Dream a Little Dream
It’s hard to write about dreams. How do you describe something that didn’t happen in real life, but did happen in your brain? And if that’s not tough enough to do, how do you compose music about these things that “didn’t happen – but did?”
Lots of composers have given it a try. Here are a few dream pieces as we say good-bye to sleepy winter.
Claude Debussy wrote Rêverie, for solo piano, in 1890, when he was 28 years old. It’s comforting and peaceful right from the beginning notes, but don’t let the atmospheric calm fool you into thinking it’s an easy piece to play. Here’s Van Cliburn’s version.
The story goes that Eugène Fromont published the piece years after Debussy sent it to him. His style had matured by then, and not only was he unhappy with Fromont’s decision to publish, he also said of the piece in a letter to the company, “Frankly, I consider it to be no good.” Little could he dream then how beloved this early composition of his would become.
In addition to symphonies, chamber music, and sonatas, Franz Schubert was a master at song writing. In fact, he composed over 600 of them. While Nacht und Träume (“Night and Dreams”) is not among the Austrian composer’s most well-known pieces it has always been one of my favorites. This song is based on a short poem, written by Matthäus von Collin, that perfectly describes someone waking up from a lovely dream, and wanting to get right back to it. There are a number of recordings by both male and female voices, but this one with baritone Dietrich Fischer-Dieskau takes my heart.
Franz Liszt’s Liebesträume (“Dreams of Love”) is a set of three art songs published in 1850, in versions for both voice and piano and solo piano, based on three different German poems about love. The poems each describe a different form of love, but instead of hitting you with the message, Liszt chose to describe love as if a person were dreaming about love. While pianists do play all three pieces in concerts, I’ve mostly heard them choose one to play one as an encore piece. Of the three, the most well-known is the third, based on a poem which talks about long-lasting love. Here’s Khatia Buniatishvili.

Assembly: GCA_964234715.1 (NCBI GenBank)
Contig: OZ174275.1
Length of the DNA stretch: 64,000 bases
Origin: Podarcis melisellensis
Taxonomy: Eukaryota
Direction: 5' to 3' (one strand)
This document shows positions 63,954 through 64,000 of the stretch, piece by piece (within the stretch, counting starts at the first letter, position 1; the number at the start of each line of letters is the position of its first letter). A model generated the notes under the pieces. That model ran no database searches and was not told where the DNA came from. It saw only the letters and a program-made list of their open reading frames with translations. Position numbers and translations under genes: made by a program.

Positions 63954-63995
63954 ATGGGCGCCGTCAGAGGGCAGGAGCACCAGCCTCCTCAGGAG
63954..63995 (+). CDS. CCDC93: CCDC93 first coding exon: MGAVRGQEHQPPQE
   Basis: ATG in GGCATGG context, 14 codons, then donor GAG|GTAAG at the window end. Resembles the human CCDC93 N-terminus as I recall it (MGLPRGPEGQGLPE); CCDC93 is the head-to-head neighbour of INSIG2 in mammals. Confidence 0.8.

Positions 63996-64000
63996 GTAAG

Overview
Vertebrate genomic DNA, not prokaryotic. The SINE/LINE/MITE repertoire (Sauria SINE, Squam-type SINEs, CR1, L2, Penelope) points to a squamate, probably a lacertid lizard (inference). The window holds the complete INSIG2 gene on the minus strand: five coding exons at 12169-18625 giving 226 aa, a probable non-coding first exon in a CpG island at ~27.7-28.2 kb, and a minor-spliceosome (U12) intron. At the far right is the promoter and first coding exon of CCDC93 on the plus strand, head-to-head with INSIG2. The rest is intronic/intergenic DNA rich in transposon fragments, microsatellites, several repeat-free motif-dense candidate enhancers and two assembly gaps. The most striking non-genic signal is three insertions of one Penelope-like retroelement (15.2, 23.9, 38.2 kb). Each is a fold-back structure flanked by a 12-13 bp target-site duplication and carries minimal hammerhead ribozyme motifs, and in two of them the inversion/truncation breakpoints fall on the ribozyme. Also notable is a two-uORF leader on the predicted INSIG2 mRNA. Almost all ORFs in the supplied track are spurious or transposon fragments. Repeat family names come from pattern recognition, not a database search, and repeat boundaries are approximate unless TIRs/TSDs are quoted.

Gabriel Fauré wrote three piano pieces between 1870 and 1877 that he hadn’t planned as a set. His publisher issued them as Trois melodies, Op. 7. The first of the three, “Après un rêve” (“After a dream”), was based on an anonymous Italian poem and is the best known. In the text, the sleeper awakens from a lovely dream where he and his lover take flight into the night, and while he adjusts to the harshness of day, he can’t wait to get back to the dream. Versions of this have been published for the original solo piano, and for voice, violin, even clarinet. I think this is a very romantic version with cellist Gautier Capuçon joined by the (off screen) Chamber Orchestra of Paris.
Edward Elgar had a different approach to the word “dream.” His Dream of Gerontius is a choral work that many consider his best. Like many of the pieces mentioned here, Elgar’s was also based on a poem. John Henry Newman’s poem tells the story of one man’s soul, from deathbed to judgement before God. Here’s a 3-minute segment, “Softly and gently,” with mezzo Anna Larsson, and the Berlin Philharmonic and Berlin Radio Choir, Daniel Barenboim conducting.
And finally, Paraguayan composer and virtuoso guitarist Augustín Barrios wrote a dream piece titled Un sueño en la floresta (“A Dream in the Forest,” sometimes translated as “A Dream in a Magic Forest”). The piece is considered to have the most difficult tremolo ever written for guitar. It takes a master’s touch to play it well. Here’s David Russell doing the honors.
CODA: One of the most powerful scenes ever in a Broadway musical comes from 1965’s Man of La Mancha, which was based on Miguel de Cervantes’ 1605 novel El ingenioso hidalgo don Quixote de la Mancha. The down-beaten old knight who lives in a fantasy of a perfect world brings down the house with the song, “The Impossible Dream.” In the Broadway show, Quixote (here portrayed by Brian Stokes-Mitchell) sings to Aldonza why he continues to imagine a better world even though everyone else seems to be making fun of him.